The late period of GENERAL DEER BOW season is open Nov. 21 – Dec. 13 in some northwest units. Please refer to the 2015 Big Game Hunting Regulations as not all units are open and bag limits vary by unit. Black-tailed deer are currently heavy in the rut. Bucks are either with does or they are looking for a receptive doe. Rattling and grunting can be effective this time of year. Bucks looking for does tend to travel ridge tops and saddles trying to catch the scent of a doe. Hunters may want to still hunt or hunt from a tree stand in these areas.

CONTROLLED ANTLERLESS DEER seasons are currently open for those hunters that have drawn tags. Hunters should check the 2015 Oregon Big Game Regulations for hunt dates and boundaries. Hunters are encouraged to voluntarily bring the heads from any harvested deer or elk into the ODFW offices in Clackamas or Sauvie Island so that samples can be taken for ongoing Chronic Wasting Disease (CWD) monitoring. Call ahead to ensure someone will be around to collect the sample or to make an appointment for another day.

Return black-tailed deer teeth!

Successful black-tailed deer hunters are asked to return a tooth from their deer. See how to properly remove black-tailed deer teeth (pdf). Postage-paid envelopes are available at license sales agents or ODFW offices. If you can’t pick up an envelope, send the tooth to ODFW, Wildlife Population Laboratory, 7118 NE Vandenberg Ave, Adair Village, OR 97330. Include the following information with the tooth: Your name and address, sex and species of animal (e.g. buck deer), antler points, hunter ID#, date harvested, Wildlife Management Unit or Hunt where harvested, drainage or landmark. ODFW staff use the teeth to determine the age of the animals, which is needed for population modeling and management efforts.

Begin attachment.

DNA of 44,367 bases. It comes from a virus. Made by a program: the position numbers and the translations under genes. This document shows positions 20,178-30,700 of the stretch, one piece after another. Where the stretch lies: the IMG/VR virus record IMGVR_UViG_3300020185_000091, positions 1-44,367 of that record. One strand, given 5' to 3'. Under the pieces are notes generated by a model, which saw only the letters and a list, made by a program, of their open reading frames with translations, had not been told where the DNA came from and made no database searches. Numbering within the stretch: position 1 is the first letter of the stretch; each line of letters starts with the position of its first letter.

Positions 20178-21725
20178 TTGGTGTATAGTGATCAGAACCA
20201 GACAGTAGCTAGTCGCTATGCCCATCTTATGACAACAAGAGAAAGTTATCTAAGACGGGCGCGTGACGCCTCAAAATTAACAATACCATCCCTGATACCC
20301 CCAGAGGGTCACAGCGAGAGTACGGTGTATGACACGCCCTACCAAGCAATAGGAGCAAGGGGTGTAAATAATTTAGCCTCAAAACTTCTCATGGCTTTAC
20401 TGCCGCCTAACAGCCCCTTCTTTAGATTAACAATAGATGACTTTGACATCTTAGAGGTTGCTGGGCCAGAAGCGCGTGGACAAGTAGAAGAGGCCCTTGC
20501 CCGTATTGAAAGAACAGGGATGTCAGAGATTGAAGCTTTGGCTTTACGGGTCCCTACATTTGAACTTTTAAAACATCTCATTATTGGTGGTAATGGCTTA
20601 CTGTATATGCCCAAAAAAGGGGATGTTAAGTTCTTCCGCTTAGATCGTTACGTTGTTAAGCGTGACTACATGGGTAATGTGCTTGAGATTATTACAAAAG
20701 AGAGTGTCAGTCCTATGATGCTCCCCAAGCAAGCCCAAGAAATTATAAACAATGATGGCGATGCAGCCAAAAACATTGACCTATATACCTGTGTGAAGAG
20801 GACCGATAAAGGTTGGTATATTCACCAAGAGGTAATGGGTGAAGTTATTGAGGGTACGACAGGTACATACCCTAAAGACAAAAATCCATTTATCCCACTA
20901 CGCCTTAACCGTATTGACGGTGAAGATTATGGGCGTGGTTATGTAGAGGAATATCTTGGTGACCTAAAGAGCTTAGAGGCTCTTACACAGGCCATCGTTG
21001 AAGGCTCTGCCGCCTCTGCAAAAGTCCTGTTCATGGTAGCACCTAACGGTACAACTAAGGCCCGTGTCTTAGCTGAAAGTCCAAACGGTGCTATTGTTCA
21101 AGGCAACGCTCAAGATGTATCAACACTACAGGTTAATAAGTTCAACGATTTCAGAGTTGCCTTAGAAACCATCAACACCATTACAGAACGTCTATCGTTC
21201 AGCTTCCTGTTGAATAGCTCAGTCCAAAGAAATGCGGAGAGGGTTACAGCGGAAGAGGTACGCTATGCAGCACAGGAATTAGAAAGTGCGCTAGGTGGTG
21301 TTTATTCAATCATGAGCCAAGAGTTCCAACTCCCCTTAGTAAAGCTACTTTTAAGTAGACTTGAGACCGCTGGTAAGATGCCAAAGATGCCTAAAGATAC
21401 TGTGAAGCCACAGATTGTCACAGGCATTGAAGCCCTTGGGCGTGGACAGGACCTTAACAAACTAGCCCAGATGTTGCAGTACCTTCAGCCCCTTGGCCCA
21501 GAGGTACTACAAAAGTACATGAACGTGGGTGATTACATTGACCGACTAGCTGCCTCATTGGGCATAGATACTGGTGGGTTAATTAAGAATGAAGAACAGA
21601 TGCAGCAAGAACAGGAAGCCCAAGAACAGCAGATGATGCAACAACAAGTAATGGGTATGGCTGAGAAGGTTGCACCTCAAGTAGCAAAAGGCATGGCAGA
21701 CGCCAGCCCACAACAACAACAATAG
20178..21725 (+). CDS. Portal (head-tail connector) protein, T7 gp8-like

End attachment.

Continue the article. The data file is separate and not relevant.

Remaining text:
YOUTH ELK (limited entry) hunts opened on August 1 as part of a program to encourage youth participation in big game hunting. Youths must be accompanied by an adult at least 21 years of age. Youth hunters are required to wear a hunter (fluorescent) orange exterior garment or hat when hunting game mammals or upland game birds (except turkey) with any firearm.

Fall Bear Fall rains have caused most of the berries to mold and bears will start looking for other food sources such as fruits and insects. Hunters can increase their odds of success by finding fruit trees which are still producing apples, pears or plums. It is best to find a good vantage point to sit and wait for the bear to return. As the berries disappear for the year it will become increasing hard to target bears.

As other big game seasons are starting this fall be sure to have a fall bear tag with you while in the field to avoid missed opportunities. Many of the hunters that take late season bears find them while hunting for other species such as deer or elk.

Successful bear hunters will need to check-in any bear taken at an ODFW office within 10 days of harvest. Hunters are reminded that biologists located in field offices may be out in the field handling other issues so call ahead to make arrangements to have your bear checked-in. Be sure to bring in the skull (The skull must be unfrozen and without the hide), the spring bear tag, and harvest location information. Biologists recommend propping the bear’s mouth open with a stick after harvest; it makes for easier tooth collection. Bear hunters are reminded that it is helpful to submit the reproductive tract of any female bear taken. The reproductive tract provides valuable information on the number and frequency of cubs born annually in Oregon and is a critical part of ODFW’s black bear population models. Please review the 2015 Big Game Hunting Regulations before your hunting trip to ensure that you are familiar with all of the requirements.